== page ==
Latham said he feared both a more open trade policy post-Brexit that allowed in cheaper food imports and also an end to subsidies paid to farmers for anything other than delivering specific environmental benefits. The only Brexit-proof future for farmers, he said, was to diversify away from farming. “If we’re to start moving to a post-food sector in the UK and putting funding towards the environment and importing more food then we are going to need to diversify our farms to survive. Business is brutal.” He says grants for growing more rural businesses, including ones started by farmers, would be sensible for growing the rural economy.
Rural diversification is something I have already witnessed over time in Cheshire. My own family tree is strongly intertwined with farming in the county, with four sets of ancestors involved in dairy farming. The fate of those former farms is an illustration of the change that has already taken place in rural Cheshire. One is now a golf course, another part of a business park and another is a solely equestrian-based enterprise now. Leisure and recreation is a major income generator in rural Cheshire now, typified by the success of The Ice Cream Farm, near Tarporley. Formerly a dairy farm, it is now one of the UK’s most visited free-to-enter tourist attractions.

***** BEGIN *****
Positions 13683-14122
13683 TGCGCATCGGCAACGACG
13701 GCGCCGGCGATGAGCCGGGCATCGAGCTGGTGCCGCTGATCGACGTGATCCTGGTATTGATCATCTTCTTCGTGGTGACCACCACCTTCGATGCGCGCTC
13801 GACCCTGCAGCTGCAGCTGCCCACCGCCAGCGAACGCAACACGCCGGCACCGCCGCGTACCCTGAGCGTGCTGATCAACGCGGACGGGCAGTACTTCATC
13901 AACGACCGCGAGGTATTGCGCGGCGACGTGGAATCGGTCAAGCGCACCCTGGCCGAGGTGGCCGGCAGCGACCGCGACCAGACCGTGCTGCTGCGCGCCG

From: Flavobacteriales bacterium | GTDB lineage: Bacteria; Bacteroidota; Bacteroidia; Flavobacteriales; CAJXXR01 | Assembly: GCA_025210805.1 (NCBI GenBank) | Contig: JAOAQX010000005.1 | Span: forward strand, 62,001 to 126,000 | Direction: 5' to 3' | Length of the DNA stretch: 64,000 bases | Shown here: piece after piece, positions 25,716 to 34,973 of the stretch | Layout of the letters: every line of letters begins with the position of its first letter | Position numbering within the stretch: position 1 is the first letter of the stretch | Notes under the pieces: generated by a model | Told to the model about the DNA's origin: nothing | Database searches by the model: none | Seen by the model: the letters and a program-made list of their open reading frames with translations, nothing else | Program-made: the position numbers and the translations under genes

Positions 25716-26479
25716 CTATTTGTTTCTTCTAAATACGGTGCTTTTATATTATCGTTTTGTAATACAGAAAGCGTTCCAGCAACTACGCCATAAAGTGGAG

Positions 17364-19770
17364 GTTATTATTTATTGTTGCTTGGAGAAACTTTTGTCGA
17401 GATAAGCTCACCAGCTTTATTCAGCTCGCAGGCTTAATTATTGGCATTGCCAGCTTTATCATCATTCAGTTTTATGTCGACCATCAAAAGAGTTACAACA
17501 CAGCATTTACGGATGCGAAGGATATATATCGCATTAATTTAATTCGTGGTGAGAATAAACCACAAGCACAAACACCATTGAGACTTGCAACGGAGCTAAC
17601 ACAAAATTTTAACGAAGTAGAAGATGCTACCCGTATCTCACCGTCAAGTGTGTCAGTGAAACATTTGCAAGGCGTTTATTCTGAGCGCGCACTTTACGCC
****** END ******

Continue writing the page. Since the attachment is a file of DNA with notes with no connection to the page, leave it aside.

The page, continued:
Much of my week was spent meeting and hearing from people wanting to see their rural area thrive, be it through more successful rural businesses or empowered communities. With 65% of Cheshire classified as rural, it feels like the countryside matters, yet when it comes to rural service provision that is not always the case. Aside from the much-cited broadband and transport issues, a recent rural crime survey reported that just 27% of respondents think the police are doing a good job in rural communities (11% down on 2015 survey). These national figures are echoed in Cheshire, according to the country’s rural crime commissioner David Keane. As the survey’s authors conclude:
“Too often rural communities are considered safe and prosperous places, this preconception stops serious needs analysis being done. When the lid is lifted it is clear rural people and businesses are fundamentally misunderstood. We believe this is true of many areas, not just crime and policing, and further work needs to be done to assess community safety and service provisions policy across the board in a specifically rural context.”
Each and everyone of us has a different perspective on what the countryside is. Our own experiences count. What I saw in Cheshire was a countryside that is shaped by its residents. The farmers farming, the community volunteers keeping shops and pubs open, local communities fear of crime and decisions being imposed upon them, and, perhaps most of all, an absence of youth. For a myriad of reasons, young adults have little option but to leave the countryside. Will Evans said farming needed a youthquake, you could argue rural Britain needs one too if it is to thrive in the longer term.